Options for enhancing resilience in pastoral systems

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Presented by Shirley Tarawali, Andrew Mude, Jan de Leeuw, Mario Herrero, Silvia Silvestri and Susan MacMillan at the Brussels Development Briefing on New challenges and opportunities for pastoralism in ACP countries, Brussels, 22 February 2012

Transcript of Options for enhancing resilience in pastoral systems

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    Options for enhancing resilience in pastoral systems

    Shirley Tarawali, Andrew Mude, Jan de Leeuw, Mario Herrero, Silvia Silvestri, Susan MacMillan

    Brussels Policy Briefing no.26New challenges and opportunities for pastoralism in ACP countries22 February 2012

  • Key messagesRangelands constitute the largest land use system globally, and pastoral communities are the environmental stewards of much of theseThe resilience or adaptive capacity of pastoral communities, and the natural resources on which they depend can be improved by:Securing assetsProviding opportunities for diversificationIndex based livestock insurance has the potential to counteract excessive vulnerability to drought, which will mitigate ad hoc coping strategies. Some of the significant public development investment in post hazard drought responses could go towards subsidizing insurances to keep these affordable for the poor and to buttress pastoral livelihoods against the effects of drought*

  • Rangelands and pastoral communities

  • Tropical arid and semi-arid rangeland based systems population density less than 20 persons/kmlength of growing period (LGP) less than 60 days/annumno significant crop production possible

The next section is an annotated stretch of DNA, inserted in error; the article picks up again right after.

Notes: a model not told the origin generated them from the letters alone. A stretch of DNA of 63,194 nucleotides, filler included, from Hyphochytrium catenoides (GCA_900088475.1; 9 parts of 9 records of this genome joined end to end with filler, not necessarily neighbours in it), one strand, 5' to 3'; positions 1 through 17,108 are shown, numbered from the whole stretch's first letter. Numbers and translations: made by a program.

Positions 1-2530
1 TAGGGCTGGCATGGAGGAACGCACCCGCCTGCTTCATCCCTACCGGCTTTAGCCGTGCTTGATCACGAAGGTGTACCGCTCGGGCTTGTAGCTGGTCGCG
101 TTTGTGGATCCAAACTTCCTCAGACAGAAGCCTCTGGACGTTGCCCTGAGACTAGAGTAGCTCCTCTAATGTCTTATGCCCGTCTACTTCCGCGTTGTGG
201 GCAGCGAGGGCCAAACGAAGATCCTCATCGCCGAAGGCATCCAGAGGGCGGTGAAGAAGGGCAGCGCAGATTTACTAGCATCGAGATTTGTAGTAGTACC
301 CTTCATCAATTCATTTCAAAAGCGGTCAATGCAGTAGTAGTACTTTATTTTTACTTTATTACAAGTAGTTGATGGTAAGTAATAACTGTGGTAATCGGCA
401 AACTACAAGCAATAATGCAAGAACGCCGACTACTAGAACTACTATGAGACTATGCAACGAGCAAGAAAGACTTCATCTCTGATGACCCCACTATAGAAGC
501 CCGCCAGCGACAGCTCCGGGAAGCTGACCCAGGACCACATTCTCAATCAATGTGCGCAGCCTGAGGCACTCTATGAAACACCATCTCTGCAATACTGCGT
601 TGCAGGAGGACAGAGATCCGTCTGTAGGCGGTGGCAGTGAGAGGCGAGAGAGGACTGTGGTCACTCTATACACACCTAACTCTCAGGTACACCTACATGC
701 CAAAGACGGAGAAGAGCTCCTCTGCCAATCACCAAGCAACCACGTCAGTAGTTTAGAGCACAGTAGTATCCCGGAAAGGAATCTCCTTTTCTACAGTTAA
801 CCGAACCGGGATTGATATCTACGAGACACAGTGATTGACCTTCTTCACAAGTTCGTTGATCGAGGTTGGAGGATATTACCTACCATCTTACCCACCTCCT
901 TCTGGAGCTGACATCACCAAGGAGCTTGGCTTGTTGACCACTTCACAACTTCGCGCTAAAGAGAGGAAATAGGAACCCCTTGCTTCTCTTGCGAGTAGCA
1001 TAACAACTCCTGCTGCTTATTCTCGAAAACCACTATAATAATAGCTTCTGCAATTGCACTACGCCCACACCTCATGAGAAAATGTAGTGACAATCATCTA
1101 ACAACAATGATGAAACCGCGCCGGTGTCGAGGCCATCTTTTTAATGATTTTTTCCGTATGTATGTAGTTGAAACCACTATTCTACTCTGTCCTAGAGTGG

• Largest land use system on earth

    35 million km2 24% of the total land area Support 50% of the Worlds livestock

  • 200 million people depend on rangelands for livelihoods

    Half live on less than $2/day

  • VulnerabilityClimate variabilityFuture climate changeFood insecurityConflictPoor capacity to copeUnder investmentMarket shocksDisease outbreak

  • Options to improve resilience

  • Increasing resilience (adaptive capacity)*

  • Increasing resilience*Main cause of vulnerability

  • Cause of Livestock MortalityComponent Shares of Income Drought is by far the leading cause of livestock mortality

    Disease and Predation likely to be directly related to drought Sale of livestock and livestock productions constitute 40% of household income

    External support (food and cash) make up nearly 25% of household incomeLivestock Share of Productive Assets (Median 100%, Mean 49%)Data source: Project baseline 2009 (924 Marsabit Households)

  • Mitigating animal asset loss

  • Index-Based Livestock Insurance (IBLI)An innovative insurance scheme designed to protect pastoralists against the risk of drought related livestock deathsBased on satellite data on forage availability- NDVI , this insurance pays out when forage scarcity is predicted to cause livestock deaths in an area.

    IBLI PILOT

    First launched in Northern Kenya in Jan 2010. Sold commercially by local insurance company UAP with reinsurance from Swiss ReEthiopia pilot to be launched in Aug 2012.